The Wessex Neurological
Centre Trust

Charitable Support for the Wessex Neurological Centre

Enhancing the range and quality of patient care and sponsoring pioneering research


Ross Fripp

Ross Fripp
Ross Fripp Ross Fripp Ross Fripp Ross Fripp Ross Fripp Ross Fripp Ross Fripp Ross Fripp Ross Fripp

To be diagnosed with a brain tumour at the age of just 25 is devastating enough.. But to be told "if you don't have the operation you'll die", is not the news Portsmouth Chiropractor Ross Fripp, ever expected to hear. 

Ross  was a fit and healthy 24 year old when he became sick in August 2013. Suspecting it was just something he'd eaten, he carried on life as normal, but the sickness continued and gradually he developed further symptoms.

Following many tests that showed nothing abnormal, Ross underwent a head MRI in November 2014 which diagnosed a 3.5 x 4cm 4th ventricular ependymoma, situated in a difficult to get to location but 3 weeks later he was undergoing an 8 hour operation to remove it  "It was a case of, if you don't have the operation you'll die", and so an operation it was, 6-7 weeks before his 26th birthday.

Following the procedure, Ross was unable to breathe by himself, speak or swallow and suffered severe double vision, but following a 10 day stay in the Neurological ICU over Christmas, was eventually discharged home 32 days later, on New Years Day.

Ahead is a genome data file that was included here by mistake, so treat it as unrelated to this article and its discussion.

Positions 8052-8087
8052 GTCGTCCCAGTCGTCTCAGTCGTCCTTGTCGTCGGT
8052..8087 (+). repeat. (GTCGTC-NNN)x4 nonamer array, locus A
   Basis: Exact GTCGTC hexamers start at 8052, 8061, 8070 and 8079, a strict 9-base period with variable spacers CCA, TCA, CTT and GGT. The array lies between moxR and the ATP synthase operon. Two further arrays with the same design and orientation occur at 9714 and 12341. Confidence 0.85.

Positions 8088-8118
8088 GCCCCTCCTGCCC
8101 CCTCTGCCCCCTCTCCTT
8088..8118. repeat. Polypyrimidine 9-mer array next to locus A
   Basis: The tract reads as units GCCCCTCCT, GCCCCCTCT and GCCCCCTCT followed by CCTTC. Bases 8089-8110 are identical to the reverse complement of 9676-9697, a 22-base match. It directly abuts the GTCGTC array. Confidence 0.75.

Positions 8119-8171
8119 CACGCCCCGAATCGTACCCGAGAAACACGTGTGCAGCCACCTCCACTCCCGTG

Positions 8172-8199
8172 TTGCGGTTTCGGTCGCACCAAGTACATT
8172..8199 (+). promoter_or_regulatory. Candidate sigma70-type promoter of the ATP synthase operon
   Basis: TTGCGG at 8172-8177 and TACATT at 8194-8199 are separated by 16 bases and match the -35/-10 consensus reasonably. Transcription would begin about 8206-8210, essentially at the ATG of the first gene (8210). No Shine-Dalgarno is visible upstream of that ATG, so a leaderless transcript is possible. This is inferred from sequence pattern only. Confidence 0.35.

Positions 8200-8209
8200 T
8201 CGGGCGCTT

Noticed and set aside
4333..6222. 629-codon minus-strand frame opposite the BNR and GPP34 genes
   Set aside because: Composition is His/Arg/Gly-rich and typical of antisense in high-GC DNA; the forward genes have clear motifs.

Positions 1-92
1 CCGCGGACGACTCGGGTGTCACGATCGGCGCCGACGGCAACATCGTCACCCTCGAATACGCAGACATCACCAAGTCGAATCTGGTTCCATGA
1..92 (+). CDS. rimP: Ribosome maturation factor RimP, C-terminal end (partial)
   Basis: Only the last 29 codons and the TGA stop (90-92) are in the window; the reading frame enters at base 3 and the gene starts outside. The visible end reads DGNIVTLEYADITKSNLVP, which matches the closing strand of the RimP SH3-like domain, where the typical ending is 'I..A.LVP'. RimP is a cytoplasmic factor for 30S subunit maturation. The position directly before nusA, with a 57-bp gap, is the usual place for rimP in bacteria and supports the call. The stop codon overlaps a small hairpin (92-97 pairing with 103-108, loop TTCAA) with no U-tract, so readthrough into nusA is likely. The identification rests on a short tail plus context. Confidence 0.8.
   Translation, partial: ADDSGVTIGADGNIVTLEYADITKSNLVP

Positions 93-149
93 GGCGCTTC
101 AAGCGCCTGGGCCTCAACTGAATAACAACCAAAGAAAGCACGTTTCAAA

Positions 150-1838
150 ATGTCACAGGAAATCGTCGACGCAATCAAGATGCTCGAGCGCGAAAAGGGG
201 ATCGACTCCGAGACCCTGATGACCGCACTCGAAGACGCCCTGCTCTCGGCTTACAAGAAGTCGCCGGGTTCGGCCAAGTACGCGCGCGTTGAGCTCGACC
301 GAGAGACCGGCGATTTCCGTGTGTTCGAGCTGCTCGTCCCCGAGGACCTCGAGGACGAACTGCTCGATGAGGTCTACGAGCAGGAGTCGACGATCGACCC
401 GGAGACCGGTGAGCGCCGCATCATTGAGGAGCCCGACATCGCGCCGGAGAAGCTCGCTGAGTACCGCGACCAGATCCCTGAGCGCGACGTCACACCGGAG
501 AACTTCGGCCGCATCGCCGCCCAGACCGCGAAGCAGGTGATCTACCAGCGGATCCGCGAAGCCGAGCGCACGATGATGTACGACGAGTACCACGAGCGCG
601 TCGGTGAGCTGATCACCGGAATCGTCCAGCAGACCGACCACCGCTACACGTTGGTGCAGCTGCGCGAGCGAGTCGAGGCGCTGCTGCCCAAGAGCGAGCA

Ross gradually began to walk on his own again and set himself challenges to improve his distance. Having been a keen runner for many years with Southampton Athletics Club, this was a huge part of his life and after 4-5 months tried to run again but was devastated to discover that a paralysed vocal cord obstructed his running was out of the question!

So Ross turned his attention to cycling and following what he describes as a "miraculous recovery" started training to undertake a challenge known as “Everesting”, to raise money for Smile4Wessex, to give something back to the team at the Wessex Neurological Centre who he credits for saving his life. 

"After my surgery it felt like my recovery was going to be like climbing Mount Everest....and I got through that, so let me see if I can cycle the elevation of it"

To succeed, Ross would need to cycle up and down a hill until he climbed the elevation gain of Mount Everest, and on the 17th March 2019 at 04:45, Ross commenced his challenge on Southwick Hill. He battled the elements, with a strong headwind for much of the day and intermittent rain showers. But he persevered, ultimately cycling for over 15 hours, barely stopping until he had completed 105 ascents of Southwick Hill to reach 29,445ft, over 415ft more than the 29,030ft goal!

Ross was joined by many cyslists from his local club 'The Fareham Wheelers' who supported him for much of the day, as well as family and friends who lined the route. 

Ross recently returned to the Wessex Neurological Centre to be reunited with his Consultant Neurosurgeon, Mr Paul Grundy, to present a cheque for a staggering £11,585 from his fundraising efforts;

“I can't describe how happy it makes me feel to be able to give something back to the wonderful group of people who have kept me alive. I simply cannot fault the care I received at the Wessex Neurological Centre both immediately after my surgery, and the support I still get 4 years on. I wanted to pick a challenge that I knew wouldn't be easy, I wanted to do something difficult to raise as much as possible to show my gratitude to Mr Grundy and every single person involved in my care, the surgeons, the doctors and nurses were all amazing people. Without any of these people this wouldn't have been possible. Thank you!”

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